Call for Papers for a proposed NASA - AAA session entitled: Crafting Peace and Prosperity through International Development: The 50-Year ‘Crash’ and the Struggle to Continue [see Session Abstract]. Proposed panelists are encouraged to explore questions such as:
How do actors’ political motivations shape the future of development?
Are these new actors better skilled at meeting the needs/demands of the people they wish to ‘develop,’ especially in this post-war/emerging war era?
What are the effects of NGOs on development theory and practice?
How are actors challenging, reworking or appropriating dominant notions of development?
How do religious motivations impact project design?
How is state-led development different from NGO-led development?
How has gender-focused development been impacted by globalization and neoliberalism?
What propels citizen involvement in development practice?
Call for Papers
Proposed Student Session on International Development, American Anthropological Assoc. Annual Meeting, Nov 19-23, 2003, Chicago
Co-organizers: Tara Hefferan (Michigan State U) and Keri Brondo (Michigan State U)
Discussants: Dr. Laurie Kroshus Medina (Michigan State U) and other TBA
Crafting Peace and Prosperity through International Development: The 50-Year ‘Crash’ and the Struggle to Continue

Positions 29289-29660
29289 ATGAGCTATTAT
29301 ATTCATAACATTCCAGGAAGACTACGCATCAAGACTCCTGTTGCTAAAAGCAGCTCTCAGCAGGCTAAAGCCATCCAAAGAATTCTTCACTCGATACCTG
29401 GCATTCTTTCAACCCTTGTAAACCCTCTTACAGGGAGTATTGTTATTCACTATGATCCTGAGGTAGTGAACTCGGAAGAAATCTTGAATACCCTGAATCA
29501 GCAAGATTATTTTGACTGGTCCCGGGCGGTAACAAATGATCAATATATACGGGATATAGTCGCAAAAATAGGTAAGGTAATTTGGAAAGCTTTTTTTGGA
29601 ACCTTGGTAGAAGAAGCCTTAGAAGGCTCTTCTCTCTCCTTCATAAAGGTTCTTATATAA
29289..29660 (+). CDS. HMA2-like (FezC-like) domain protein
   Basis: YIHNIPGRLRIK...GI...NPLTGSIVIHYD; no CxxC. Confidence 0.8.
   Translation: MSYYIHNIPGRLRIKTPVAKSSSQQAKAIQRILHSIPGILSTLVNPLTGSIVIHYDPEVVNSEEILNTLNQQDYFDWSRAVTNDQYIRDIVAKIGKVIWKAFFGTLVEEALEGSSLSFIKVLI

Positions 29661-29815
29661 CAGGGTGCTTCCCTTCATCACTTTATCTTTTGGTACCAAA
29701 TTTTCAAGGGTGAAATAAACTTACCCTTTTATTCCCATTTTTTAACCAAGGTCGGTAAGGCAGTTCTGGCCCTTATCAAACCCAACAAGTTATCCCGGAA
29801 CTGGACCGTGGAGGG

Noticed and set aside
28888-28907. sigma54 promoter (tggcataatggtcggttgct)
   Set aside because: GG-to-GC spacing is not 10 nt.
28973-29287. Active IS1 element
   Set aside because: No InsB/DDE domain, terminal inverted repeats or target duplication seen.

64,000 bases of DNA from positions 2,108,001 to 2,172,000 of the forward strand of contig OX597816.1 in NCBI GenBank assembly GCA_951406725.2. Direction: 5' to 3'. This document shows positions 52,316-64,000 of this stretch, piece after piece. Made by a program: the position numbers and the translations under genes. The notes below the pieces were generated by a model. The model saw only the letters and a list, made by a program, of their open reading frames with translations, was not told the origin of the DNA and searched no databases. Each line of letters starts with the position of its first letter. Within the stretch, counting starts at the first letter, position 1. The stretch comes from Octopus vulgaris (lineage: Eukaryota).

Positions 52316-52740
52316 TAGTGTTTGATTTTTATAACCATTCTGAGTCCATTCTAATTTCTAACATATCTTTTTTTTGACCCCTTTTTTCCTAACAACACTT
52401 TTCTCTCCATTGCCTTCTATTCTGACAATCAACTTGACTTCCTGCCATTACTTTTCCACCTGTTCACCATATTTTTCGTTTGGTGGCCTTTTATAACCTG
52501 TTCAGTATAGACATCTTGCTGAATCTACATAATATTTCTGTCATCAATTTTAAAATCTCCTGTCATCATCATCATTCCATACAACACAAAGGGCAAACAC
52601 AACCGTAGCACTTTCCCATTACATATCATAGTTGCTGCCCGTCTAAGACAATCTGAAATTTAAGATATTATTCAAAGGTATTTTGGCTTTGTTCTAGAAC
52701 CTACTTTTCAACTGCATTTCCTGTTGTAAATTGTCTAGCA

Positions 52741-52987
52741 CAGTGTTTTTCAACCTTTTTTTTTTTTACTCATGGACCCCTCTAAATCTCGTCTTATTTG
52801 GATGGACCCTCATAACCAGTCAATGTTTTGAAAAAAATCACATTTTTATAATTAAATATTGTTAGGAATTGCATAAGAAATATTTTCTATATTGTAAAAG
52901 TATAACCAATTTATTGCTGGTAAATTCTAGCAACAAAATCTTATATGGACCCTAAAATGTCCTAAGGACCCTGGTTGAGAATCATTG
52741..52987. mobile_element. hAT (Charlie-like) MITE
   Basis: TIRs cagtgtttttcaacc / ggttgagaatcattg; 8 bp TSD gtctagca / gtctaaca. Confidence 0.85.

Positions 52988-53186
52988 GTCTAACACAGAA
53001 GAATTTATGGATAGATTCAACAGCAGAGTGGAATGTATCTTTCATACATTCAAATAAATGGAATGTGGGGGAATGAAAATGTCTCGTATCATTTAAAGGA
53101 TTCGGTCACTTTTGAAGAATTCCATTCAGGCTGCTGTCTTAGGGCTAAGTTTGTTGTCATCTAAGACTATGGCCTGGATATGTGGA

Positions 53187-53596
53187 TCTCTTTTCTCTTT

International development is a post-World War II phenomena propelled by a modernist paradigm, and belief in growth, progress and social engineering. Development institutions, programs and projects originally were created to serve two primary purposes: first, to promote long-term growth and poverty reduction in developing countries; and second, to further the short-term political and strategic interests of the donors. In recent years, under pressure from globalization and neoliberalism, these goals have become increasingly challenged, modified and reformulated.
Global forces are uniting, dividing, and transforming development practices, programs and targeted populations, as well as those who study these processes and peoples. As development becomes increasingly privatized and ‘deprofessionalized,’ new actors are emerging to craft new forms of development theory and practice, often with an explicit focus on what development does or should mean to those being ‘developed.’ This panel explores newly emerging development actors and agents [e.g. faith-based institutions, NGOs, indigenous organizations], critically examining the effects these new agents have in the development field, and why struggles to develop persist.
When submitting your 250 word abstract for consideration, please include title of paper, author’s name, affiliations, student status, and addresses including email and telephone numbers. Details for presentations and preparation of papers will be sent upon acceptance of your abstract by the session's organizers. The deadline for submissions is February 15, 2003.
Submit abstracts by mail, fax or email attachment (preferred) to:
Department of Anthropology
354 Baker Hall
Michigan State University
E. Lansing, MI 48824
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